Myanmar’s fatal deadlock

The increasingly desperate situation triggered the UN General Assembly last week to formally condemn the coup in a resolution calling for an arms embargo against the country. “The risk of a large-scale civil war is real,” Christine Schraner Burgener, the UN special envoy on Myanmar, said after the vote.

Speaking to several diplomatic and humanitarian sources involved in the region, some who preferred not to be named, we have tried to understand the reasons behind the deadlock and the role Switzerland can play.

No end in sight. More than four months since the coup, Myanmar’s military junta still retain their hold on power. The country’s ousted civilian leader Aung San Suu Kyi remains imprisoned in the military town of Naypyidaw. But Myanmar’s citizens continue to take to the streets and protest against the regime, despite brutal crackdowns by security forces who have already killed over 880 civilians and arrested more than 5,000.

The Burmese economy, already weakened by the pandemic and a national health system on the verge of a third wave, has since been paralysed by recurrent strikes. Clashes between the army and ethnic factions have multiplied, undermining an already strained peace process. Locked in its logic and strengthened by its military and economic superiority, the army does not seem ready to compromise, even if it means leading the country to ruin.

“There is a great risk that the country will descend into chaos — a disaster for Myanmar, which has been gradually moving towards peace and democracy for the past 20 years,” laments Léon de Riedmatten, former head of ICRC’s Myanmar delegation for over 20 years.

While it is extremely difficult to make predictions, a series of factors can explain why the crisis persists and why it is likely to continue.

Ineffective sanctions. The international community and Western countries have limited room for manoeuvre in Myanmar, even if some of the population was naively hoping for a military intervention, or even UN peacekeepers.

The US and UK have adopted targeted sanctions to cut the military’s main sources of funding, revenues from its two main conglomerates, MEHL (Myanmar Economic Holding Public Company Ltd) and MEC (Myanmar Economic Corporation), which provide it with huge dividends in almost every sector of the economy. For its part, Bern has aligned itself with Brussels, freezing the assets of the eleven highest-ranking junta officials and sanctioning the two conglomerates. However, China, Russia, India and Vietnam have firmly rejected the sanctions.

A Myanmar-based political analyst who wished to remain anonymous told Geneva Solutions: “Sanctions are effective if they are universal and we are in a situation where some countries have decided not to vote for them.”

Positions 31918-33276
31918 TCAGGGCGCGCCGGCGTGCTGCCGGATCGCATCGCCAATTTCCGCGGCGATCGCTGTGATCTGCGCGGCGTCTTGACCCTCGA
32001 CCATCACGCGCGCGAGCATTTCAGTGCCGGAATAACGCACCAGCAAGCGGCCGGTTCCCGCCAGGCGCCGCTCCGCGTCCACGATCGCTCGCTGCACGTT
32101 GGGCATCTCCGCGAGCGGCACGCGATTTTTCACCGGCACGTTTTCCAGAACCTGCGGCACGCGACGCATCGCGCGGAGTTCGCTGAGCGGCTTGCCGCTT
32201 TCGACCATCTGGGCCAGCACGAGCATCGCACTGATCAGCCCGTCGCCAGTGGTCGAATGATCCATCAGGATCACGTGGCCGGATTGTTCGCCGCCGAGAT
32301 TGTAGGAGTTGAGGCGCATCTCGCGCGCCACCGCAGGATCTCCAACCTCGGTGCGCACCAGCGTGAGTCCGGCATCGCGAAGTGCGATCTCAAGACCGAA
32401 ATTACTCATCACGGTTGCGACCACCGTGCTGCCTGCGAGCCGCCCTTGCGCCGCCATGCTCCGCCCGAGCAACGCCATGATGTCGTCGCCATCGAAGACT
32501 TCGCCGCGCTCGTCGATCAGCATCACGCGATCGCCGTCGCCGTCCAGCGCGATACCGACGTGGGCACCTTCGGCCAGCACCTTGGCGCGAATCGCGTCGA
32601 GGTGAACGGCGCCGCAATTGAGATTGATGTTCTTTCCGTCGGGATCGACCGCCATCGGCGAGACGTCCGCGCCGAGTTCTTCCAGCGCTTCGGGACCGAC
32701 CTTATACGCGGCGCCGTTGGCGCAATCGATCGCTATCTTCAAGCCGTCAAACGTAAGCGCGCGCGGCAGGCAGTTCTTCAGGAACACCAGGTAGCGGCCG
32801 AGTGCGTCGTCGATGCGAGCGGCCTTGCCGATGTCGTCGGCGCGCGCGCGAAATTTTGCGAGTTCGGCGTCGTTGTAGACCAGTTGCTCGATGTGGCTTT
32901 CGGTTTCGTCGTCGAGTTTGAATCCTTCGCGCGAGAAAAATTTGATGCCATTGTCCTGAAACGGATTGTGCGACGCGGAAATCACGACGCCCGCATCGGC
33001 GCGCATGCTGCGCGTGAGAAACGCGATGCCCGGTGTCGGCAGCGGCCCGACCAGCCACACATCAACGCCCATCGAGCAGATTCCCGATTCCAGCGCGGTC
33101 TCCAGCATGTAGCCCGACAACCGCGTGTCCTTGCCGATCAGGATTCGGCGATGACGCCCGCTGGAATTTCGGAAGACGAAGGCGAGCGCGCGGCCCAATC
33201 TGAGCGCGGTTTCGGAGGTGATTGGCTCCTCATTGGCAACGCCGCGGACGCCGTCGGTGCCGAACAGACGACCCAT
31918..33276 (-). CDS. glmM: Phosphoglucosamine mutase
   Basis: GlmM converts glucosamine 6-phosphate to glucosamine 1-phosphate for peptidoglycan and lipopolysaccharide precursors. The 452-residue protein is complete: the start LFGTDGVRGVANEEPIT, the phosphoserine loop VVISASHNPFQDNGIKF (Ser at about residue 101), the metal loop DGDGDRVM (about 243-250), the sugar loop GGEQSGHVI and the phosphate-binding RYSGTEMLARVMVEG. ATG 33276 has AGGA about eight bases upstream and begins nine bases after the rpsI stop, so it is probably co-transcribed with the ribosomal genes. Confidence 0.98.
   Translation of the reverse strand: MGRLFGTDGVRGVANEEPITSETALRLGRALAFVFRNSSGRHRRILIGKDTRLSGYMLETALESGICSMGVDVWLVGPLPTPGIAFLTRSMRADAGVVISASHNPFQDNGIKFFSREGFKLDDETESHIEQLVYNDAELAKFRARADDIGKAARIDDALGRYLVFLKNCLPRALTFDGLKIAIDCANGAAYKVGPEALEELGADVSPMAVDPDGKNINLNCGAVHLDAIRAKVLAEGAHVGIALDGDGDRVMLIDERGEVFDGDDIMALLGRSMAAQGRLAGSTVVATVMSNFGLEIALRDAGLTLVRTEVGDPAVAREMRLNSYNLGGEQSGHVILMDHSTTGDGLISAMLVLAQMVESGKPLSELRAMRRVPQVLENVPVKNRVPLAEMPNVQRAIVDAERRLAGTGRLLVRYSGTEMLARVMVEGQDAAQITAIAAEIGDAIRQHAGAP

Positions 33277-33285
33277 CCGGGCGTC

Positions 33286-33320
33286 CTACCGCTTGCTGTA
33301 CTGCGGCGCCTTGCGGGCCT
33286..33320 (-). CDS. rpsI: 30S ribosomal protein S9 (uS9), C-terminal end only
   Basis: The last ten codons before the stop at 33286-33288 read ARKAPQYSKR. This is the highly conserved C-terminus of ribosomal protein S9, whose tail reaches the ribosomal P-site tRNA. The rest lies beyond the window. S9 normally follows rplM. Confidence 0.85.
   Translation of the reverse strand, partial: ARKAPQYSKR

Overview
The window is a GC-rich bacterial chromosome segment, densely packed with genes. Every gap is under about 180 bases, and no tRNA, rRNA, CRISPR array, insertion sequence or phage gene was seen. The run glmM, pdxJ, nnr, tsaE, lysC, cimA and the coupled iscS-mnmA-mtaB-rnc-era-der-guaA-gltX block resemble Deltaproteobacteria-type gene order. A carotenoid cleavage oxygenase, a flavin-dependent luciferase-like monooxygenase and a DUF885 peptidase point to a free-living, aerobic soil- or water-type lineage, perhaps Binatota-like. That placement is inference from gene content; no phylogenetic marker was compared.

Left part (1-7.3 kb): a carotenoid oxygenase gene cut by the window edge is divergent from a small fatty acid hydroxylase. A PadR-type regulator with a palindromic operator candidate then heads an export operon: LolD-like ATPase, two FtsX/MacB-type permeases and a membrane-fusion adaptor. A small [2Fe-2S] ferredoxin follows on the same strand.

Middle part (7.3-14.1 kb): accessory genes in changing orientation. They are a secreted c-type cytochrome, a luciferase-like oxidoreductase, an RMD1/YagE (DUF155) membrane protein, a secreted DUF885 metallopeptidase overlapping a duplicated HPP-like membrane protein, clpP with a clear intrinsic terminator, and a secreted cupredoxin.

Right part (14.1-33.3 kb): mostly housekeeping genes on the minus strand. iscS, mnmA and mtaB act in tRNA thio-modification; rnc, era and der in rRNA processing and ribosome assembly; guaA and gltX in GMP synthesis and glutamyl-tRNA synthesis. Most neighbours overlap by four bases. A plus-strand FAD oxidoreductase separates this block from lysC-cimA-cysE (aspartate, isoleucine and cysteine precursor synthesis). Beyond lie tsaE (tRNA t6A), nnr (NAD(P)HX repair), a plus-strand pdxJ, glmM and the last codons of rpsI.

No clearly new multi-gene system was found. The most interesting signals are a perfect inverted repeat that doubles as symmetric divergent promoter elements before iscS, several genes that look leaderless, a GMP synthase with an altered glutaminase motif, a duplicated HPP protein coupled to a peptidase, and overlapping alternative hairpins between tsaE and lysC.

The weight of China. Although Yangon has undertaken to diversify its international partnerships since 2012 in order to limit its dependence on China, the two countries remain interdependent. Not only has Beijing invested in all sectors of the Myanmar economy, but it also wants to protect strategic access to the Indian Ocean via the China Myanmar Economic Corridor. The corridor linking Yunnan to the Bay of Bengal allows it to open up access to the Malacca Strait, which is controlled by Singapore and Malaysia.

“In its globalisation project, China cannot do without Myanmar and the military is playing on this,” explained another political observer who wished to remain anonymous.

Three per cent of Myanmar’s population are Chinese, or 1.5 to 2 million nationals. This immigration dates back to the eighteenth century and is coupled with a recent diaspora that is somewhat perceived as a “fifth column” by the Burmese, and which Xi Jin Ping has suggested he would not hesitate to intervene and protect if needed.

The army’s mentality. A true state within a state, the army benefits from 14 per cent of the budget, but also draws its income from a more or less known illicit economy, which is “substantial and necessarily underestimated”, according to the observer. As the head of the three key ministries — Defence, Border and Home Affairs — it also has its own independent financial system that is not very transparent.

“The military has its hands in all the country’s illegal trafficking: human beings, especially women, jade, wood — even if most of it has already been cut down — and drugs. Known to be the world’s opium production centre, Myanmar has more recently been producing met-amphetamine at industrial levels. “

Myanmar also demonstrated its ability to operate in autarky with no international trade from 1962 to 1988, before opening up to foreign investment in all sectors.

A volunteer force mainly recruited from the Bamar Buddhist ethnic group, the army cadres have a traditionalist and xenophobic view of the nation. They live with their families on large bases on the outskirts of the capital, away from the rest of society. Like much of Southeast Asia, they believe in astrology and numerology, which complicates the eventual terms of a dialogue.

“We have many examples of decisions that have been made on the basis of astrological predictions,” explains the observer. “A rather exemplary case is the ‘auspicious’ date of the 2015 elections chosen on the advice of astrologers who assured them of victory. This was completely ignoring the popularity of Aung San Suu Kyi. It shows how disconnected they live from the rest of society, behaving like a mafia that you don’t desert without consequences.”

In this unequal balance of power, however, the army seems to ignore certain changes in Burmese society.

Unexpected resistance. Not only has the population risen en masse and tens of thousands of civil servants and private sector employees gone on strike, but groups of fighters have begun to form using new methods of operation and all the weapons at their disposal.